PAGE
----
Effect of Short Term Intensive Lifestyle Intervention on Hepatic Steatosis Indexes in Adults with Obesity and/or Type 2 Diabetes

Author: Elisa Reginato; Roberto Pippi; Cristina Aiello; Emilia Sbroma Tomaro; Claudia Ranucci; Livia Buratta; Vittorio Bini; Giulio Marchesini; Pierpaolo De Feo; Carmine Fanelli
Language: English
Published: 2019
Source: Directory of Open Access Journals: DOAJ Articles
Online Access: https://www.mdpi.com/2077-0383/8/6/851
https://doaj.org/toc/2077-0383
https://doi.org/10.3390/jcm8060851
https://doaj.org/article/32c5b31130b148d08af1cd2d038b557d
Identification number: ftdoajarticles:oai:doaj.org/article:32c5b31130b148d08af1cd2d038b557d

Summary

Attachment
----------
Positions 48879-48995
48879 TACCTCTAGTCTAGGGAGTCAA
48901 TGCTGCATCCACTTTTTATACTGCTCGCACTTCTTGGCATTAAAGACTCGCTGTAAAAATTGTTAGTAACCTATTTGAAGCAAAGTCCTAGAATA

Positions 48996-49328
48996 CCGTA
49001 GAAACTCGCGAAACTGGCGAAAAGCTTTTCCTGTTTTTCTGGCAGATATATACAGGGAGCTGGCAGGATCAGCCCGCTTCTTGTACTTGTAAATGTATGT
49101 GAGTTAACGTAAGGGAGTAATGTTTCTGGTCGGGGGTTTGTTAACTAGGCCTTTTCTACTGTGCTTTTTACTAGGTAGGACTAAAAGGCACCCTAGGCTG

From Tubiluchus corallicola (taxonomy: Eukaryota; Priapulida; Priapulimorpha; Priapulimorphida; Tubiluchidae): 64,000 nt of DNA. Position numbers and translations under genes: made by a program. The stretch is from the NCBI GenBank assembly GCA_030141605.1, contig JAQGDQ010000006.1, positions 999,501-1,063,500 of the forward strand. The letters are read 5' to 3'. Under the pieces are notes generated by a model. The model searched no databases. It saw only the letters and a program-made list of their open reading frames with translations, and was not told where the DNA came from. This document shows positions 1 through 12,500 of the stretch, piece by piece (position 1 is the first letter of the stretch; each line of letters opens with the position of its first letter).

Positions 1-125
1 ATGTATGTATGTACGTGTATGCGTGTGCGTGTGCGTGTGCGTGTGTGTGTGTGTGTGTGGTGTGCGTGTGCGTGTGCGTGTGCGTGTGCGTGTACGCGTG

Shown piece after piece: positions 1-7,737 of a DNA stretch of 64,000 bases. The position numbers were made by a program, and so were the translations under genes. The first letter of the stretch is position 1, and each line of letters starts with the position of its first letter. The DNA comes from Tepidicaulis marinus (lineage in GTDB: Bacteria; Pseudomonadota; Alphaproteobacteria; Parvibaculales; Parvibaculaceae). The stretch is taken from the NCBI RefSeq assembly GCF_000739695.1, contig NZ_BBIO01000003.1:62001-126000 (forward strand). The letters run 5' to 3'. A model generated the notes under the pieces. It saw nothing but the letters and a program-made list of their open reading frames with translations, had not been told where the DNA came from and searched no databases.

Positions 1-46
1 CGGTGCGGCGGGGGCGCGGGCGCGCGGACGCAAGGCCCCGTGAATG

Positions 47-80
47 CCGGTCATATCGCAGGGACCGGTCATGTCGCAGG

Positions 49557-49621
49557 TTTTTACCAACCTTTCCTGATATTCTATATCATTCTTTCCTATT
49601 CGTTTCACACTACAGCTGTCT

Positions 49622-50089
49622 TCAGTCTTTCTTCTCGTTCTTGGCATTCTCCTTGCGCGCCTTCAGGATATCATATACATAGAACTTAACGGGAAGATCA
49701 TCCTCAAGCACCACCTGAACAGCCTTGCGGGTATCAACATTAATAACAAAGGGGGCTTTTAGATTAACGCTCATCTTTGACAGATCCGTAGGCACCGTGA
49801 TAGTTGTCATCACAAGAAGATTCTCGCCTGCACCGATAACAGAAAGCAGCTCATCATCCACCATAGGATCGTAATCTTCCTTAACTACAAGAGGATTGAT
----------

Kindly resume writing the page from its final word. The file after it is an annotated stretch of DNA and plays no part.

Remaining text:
Background: Non-alcoholic fatty liver disease (NAFLD) has an estimated prevalence of 20−30% in the general population and even higher in individuals with metabolic risk factors. The aim of this study was to evaluate the effect of a lifestyle intervention program on surrogate markers of hepatic steatosis in obesity and/or type 2 diabetes patients, enrolled in the C.U.R.I.A.Mo. (Centro Universitario di Ricerca Interdipartimentale Attività Motoria) trial. Methods: 102 subjects (56 females and 46 males, aged between 23 and 78) with type 2 diabetes, obesity or a BMI of at least 25 kg/m 2 with comorbidities, participated in the intensive phase of a multidisciplinary lifestyle intervention program at the Healthy Lifestyle Institute of the University of Perugia (C.U.R.I.A.Mo.). Six indices related to NAFLD (Visceral Adiposity Index, Fatty Liver index, Non-Alcoholic Fatty Liver Disease liver fat score and liver fat equation, hepatic steatosis index and TyG index) were calculated before and after a three-month multidisciplinary lifestyle intervention. Results: The intervention improved the anthropometric and clinical parameters in the total population, the obese and/or diabetics. Data showed a significant weight loss, a reduced waist circumference, triglycerides, and an improvement in Mediterranean diet adherence. Hepatic steatosis indices were significantly reduced in the total population and in different subgroups (males, females, obesity and diabetes).